Whiplash: A Stirring, Cathartic Masterpiece

WhiplashThere are some films that move you. There are others that shake you long after the screen has faded to black and the lights turn on. Writer/director Damien Chazelle has certainly delivered such a stunning cinematic achievement with Whiplash, a visceral, overwhelming exploration of obsession.

Premise: A young drummer enrolls in a top-tier music conservatory where his dream of mentoring from a great music director opens him to untold greatness and misery. Result: An intense, inspirational and terrifying account of the raw power of passion.

Practice makes perfect. While the majority of us think of this innocuous pet phrase that adults pour over children as a guiding principle, the young low-grade Aspergian Andrew (Miles Teller), intent on impressing Shaffer Conservatory Director Fletcher (J.K. Simmons) with his drumming skills, takes this quite literally.

The next Charlie “Bird” Parker he wishes to be (and rise above his father Jim’s (Paul Reiser) supposedly meager accomplishments), even if it means working with Fletcher, a man notorious for inflicting unimaginable emotional torment unto his vict- er- students.

But obsession can only go so far before it becomes categorically destructive, and Whiplash runs audiences through this journey, past blood-soaked calluses, steaming tears, ruined relationships (like with Nicole, Melissa Benoist) and intense rivalries as with Ryan (Austin Stowell) and Carl (Nate Lang). In fact, all relationships are relegated to the non-existent: family, friends, lovers are all scenery to be stepped over or disdained.

The film is a staggering example of experiential cinema, where audiences are not only drawn in psychologically and emotionally, but the raw power of sound and visuals clashing resonate physically with observers, powerless to escape its grasp. It is a thoroughly discomforting experience while being both exhilarating and mesmerizing. It is cinematic “speed”, producing an audience high that will leave most shaken; we are both figuratively and literally” hit by a truck” by this film.

The performances are remarkable. Teller is brilliant as the obsessive, slightly unbalanced, and yet bizarrely anti-charismatic charismatic. He resonates with an energy on screen that is essential to what makes this film so amazing. It is a master class performance that one hopes is only the start to even greater things although it is hard to imagine him topping this.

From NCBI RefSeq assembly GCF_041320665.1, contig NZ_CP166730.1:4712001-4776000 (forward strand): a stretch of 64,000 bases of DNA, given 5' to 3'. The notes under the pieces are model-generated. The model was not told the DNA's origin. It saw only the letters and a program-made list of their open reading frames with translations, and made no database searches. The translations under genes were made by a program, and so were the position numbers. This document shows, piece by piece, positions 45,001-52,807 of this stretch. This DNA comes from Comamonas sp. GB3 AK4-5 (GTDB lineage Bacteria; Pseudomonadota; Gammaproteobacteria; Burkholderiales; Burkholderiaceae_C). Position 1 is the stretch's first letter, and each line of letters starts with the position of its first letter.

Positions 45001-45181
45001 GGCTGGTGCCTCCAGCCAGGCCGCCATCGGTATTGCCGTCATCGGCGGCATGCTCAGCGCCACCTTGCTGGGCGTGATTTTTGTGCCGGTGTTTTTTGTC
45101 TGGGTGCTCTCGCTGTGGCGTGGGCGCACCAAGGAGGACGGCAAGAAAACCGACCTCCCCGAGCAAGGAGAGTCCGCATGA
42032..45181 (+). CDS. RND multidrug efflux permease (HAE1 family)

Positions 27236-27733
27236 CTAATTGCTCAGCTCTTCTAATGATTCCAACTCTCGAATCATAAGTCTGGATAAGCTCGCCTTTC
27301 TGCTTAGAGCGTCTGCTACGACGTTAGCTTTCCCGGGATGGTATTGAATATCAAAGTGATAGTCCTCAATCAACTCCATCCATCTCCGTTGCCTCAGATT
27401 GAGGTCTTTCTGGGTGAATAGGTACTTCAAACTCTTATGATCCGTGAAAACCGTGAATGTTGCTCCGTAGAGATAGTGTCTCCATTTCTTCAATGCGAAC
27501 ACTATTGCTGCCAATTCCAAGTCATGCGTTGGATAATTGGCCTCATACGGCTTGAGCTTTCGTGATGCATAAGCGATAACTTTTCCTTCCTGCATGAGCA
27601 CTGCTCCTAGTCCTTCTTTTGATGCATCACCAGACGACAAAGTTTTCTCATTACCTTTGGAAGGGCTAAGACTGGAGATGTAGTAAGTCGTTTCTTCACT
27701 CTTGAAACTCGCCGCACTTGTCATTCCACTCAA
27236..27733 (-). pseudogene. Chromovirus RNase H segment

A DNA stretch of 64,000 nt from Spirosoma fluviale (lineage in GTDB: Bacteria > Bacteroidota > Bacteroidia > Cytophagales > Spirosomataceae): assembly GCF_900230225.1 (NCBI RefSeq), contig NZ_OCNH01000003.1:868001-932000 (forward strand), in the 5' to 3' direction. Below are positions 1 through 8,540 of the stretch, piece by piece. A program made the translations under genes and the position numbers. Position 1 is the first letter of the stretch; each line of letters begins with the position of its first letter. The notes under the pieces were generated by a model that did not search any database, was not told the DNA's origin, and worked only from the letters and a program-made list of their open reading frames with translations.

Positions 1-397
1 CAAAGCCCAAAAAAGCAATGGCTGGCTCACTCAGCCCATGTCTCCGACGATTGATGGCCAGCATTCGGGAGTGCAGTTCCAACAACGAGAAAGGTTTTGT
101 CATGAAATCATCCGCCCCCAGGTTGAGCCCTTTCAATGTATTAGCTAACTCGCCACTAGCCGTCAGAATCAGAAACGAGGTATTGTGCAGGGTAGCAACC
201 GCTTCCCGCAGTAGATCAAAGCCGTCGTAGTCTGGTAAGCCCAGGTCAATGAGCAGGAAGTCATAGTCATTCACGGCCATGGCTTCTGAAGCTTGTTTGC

tonygentilcore.comSimmons, for his part, is equally stunning. Invoking the ghost of R.L. Ermey’s Gny. Sgt. Hartman, Simmons delivers a sense of flawless tension and anxiety sure to suffocate observers, as if his splattering insults and oppressive gaze reach beyond the screen into the place their nightmares live.

Reiser provides us mere mortals with a lens with which to identify, as a loving, humble father who realizes that greatness need not be achieved at the expense of that which makes us human. He is subtle and understated, and his final facial expression in the film alone flawlessly encapsulates inevitable viewer perception of the resolution.

The resolution of this film, to that point, is one of the best, most discomforting, disquieting, and singularly impactful scenes in recent memory. It is a visceral representation of agony and perseverance, of genius, madness and precision congealing beneath a sweat, blood and tear-laden veneer. It is the denouement that audiences will not soon forget, even if they wanted to.

Not since Black Swan has a film so elegantly tackled destructive obsession. But unlike that film, which by comparison is a gentle meditation, Whiplash is a catastrophic catharsis, a personification of the differences between people, those that will do anything and those that won’t. It by its own nature relegates viewers to mere participants in a world not under their control. But, such is the fate of us mere mortals.

Rating: 9 –  An expensive red wine and juicy steak that someone else is paying for and where you don’t have to put out

2 Responses to “Whiplash: A Stirring, Cathartic Masterpiece”

  1. Great review of a great film.

    In your next to last paragraph, you said –

    The resolution of this film, to that point, is one of the best, most discomforting, disquieting, and singularly impactful scenes in recent memory.

    I was going to suggest Black Swan when she dances the Black Swan role towards the end of the movie.

    But you mentioned Black Swan in your closing paragraph.

    Excellent work.

    • Thanks for your comment. I agree on Black Swan – at the time, that final dance was breath-taking and lingered with me as I watched Whiplash. But those final moments in this film blew me away. I shook for hours after. Both are must see for different reasons.

Leave a Reply

Fill in your details below or click an icon to log in:

WordPress.com Logo

You are commenting using your WordPress.com account. Log Out /  Change )

Google+ photo

You are commenting using your Google+ account. Log Out /  Change )

Twitter picture

You are commenting using your Twitter account. Log Out /  Change )

Facebook photo

You are commenting using your Facebook account. Log Out /  Change )

w

Connecting to %s

%d bloggers like this: